Monday, September 9, 2013

Exodus 5: Why Not Give Your Slaves a Vacation?

Today's Podcast


God appeared to Moses and told him to go free his people from the Egyptians. So Moses gathered up his wife, son and "brother" Aaron and went to Egypt.

Making Bricks Without Straw (v. 1-23)

Moses and Aaron went to Pharaoh and asked if his people go hold a feast for God in the wilderness.

Already I don't understand the strategy here. They are asking Pharaoh to give his people some time to go worship their God by throwing some kind of a party. Essentially he's asking Pharaoh to give his slaves some time off. It's certainly possible there is a plan here that I just don't see, but it seems like a strange move.

Hell, maybe he just thought Pharaoh would let them do it and he planned on having them all just run off. A bit of a silly plan looked at in that way, but I guess it's something.

From Guzik:
It seems strange to many that Moses only asked for a three-day weekend; after all, he knew what God wanted to do. Was Moses deceptive in only asking for three days?
Not at all. God had Moses ask first for three days off to test Pharaoh's heart. God gave Pharaoh the chance to agree to something small and to have his heart softened before the big request came.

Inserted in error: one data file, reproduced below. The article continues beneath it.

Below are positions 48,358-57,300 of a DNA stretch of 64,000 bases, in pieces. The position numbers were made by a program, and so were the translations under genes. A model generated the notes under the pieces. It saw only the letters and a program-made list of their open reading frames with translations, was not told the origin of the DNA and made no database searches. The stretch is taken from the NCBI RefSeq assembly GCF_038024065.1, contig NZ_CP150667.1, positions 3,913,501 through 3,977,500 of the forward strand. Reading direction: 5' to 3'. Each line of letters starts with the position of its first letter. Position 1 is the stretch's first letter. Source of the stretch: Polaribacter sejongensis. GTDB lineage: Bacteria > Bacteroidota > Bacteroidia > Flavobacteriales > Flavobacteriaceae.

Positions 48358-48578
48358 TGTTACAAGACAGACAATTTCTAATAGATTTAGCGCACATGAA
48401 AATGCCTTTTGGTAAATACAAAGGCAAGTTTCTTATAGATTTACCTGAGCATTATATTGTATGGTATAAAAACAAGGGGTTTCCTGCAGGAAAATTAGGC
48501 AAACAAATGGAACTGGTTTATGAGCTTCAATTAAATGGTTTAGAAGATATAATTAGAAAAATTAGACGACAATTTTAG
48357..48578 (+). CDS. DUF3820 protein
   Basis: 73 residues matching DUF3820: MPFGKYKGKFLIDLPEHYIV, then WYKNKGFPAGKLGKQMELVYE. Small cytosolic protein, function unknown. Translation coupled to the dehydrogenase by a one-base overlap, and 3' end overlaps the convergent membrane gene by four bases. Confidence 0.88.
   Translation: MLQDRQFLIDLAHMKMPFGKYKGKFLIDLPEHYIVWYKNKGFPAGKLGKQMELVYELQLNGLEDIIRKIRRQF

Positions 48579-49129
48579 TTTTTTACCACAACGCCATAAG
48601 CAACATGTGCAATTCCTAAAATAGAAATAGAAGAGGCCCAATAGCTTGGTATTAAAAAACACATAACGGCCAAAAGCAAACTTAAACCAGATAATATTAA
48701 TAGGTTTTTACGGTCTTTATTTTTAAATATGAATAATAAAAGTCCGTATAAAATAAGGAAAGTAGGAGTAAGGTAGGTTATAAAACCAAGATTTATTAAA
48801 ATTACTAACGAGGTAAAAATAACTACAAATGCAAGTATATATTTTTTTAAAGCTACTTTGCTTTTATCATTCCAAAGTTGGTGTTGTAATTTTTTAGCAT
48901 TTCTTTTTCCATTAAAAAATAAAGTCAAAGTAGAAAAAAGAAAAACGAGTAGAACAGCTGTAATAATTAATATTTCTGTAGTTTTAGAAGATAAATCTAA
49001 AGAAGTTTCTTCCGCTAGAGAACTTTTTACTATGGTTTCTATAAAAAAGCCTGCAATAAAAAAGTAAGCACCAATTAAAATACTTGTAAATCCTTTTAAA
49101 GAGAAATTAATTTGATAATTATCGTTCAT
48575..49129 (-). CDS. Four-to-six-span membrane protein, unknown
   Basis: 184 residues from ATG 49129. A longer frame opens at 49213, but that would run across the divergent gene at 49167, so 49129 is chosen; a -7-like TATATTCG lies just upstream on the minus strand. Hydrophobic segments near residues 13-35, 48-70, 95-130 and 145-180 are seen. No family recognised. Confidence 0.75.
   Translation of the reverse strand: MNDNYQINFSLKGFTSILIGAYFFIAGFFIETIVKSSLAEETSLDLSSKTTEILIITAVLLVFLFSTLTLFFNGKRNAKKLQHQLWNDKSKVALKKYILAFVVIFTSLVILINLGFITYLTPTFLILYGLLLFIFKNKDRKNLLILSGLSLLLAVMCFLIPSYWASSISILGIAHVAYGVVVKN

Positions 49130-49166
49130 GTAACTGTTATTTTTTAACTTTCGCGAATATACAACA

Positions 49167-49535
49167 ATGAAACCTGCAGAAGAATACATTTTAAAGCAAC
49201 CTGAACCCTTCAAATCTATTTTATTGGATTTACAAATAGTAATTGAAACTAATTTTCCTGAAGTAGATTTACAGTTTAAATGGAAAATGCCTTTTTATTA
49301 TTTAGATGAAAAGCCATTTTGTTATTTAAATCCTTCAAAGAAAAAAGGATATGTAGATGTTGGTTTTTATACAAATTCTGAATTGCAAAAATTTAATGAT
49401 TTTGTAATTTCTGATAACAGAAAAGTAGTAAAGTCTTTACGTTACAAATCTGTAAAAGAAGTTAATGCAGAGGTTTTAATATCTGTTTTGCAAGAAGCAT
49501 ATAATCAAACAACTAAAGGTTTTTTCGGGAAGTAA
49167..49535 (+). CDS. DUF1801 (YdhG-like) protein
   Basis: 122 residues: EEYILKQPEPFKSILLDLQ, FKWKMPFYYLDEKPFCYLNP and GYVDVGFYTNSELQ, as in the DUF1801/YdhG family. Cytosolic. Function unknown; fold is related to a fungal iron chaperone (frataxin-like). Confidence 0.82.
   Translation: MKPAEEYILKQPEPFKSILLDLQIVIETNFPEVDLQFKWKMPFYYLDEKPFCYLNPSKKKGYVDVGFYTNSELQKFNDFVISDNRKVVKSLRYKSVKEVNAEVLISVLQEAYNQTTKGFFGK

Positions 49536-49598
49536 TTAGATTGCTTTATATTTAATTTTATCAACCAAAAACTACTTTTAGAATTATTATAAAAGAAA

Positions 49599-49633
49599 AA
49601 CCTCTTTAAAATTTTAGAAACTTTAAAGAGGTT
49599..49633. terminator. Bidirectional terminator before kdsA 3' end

I suppose that's as good of an explanation as anything. Ultimately he's asking the Pharaoh to release a bunch of slaves, which at the time was seen as valuable property. This clearly wasn't going to work, but neither would just asking to free them. 

Pharaoh was upset at the suggestion. He increased the slave's workload by keeping their quota the same but made them gather some of their own building materials.

Seems like a bit of an overreaction by the Pharaoh. One guy makes a request on behalf of the slaves and Pharaoh punishes them all. I suppose it is an effective way to keep a group of people in line, but damn.

Picture source: Wikipedia

Now the slaves are pissed at Moses and Aaron for making their lives harder, and Moses is upset at God for sending him and making the slave's lives worse.

These seem like reasonable questions on both counts. Of course that is because they can't see the future, all they know is things have just gotten worse and they are all asking what is up.


  1. I know the story turns out better in the end for the Israelites, but one would expect a better plan from God.

    1. Pretty much exactly what I was thinking. I suppose Christians would argue that God wanted the first plan to fail and show that believing in God isn't just a free ride or something. You grow strong through hardship type of thing


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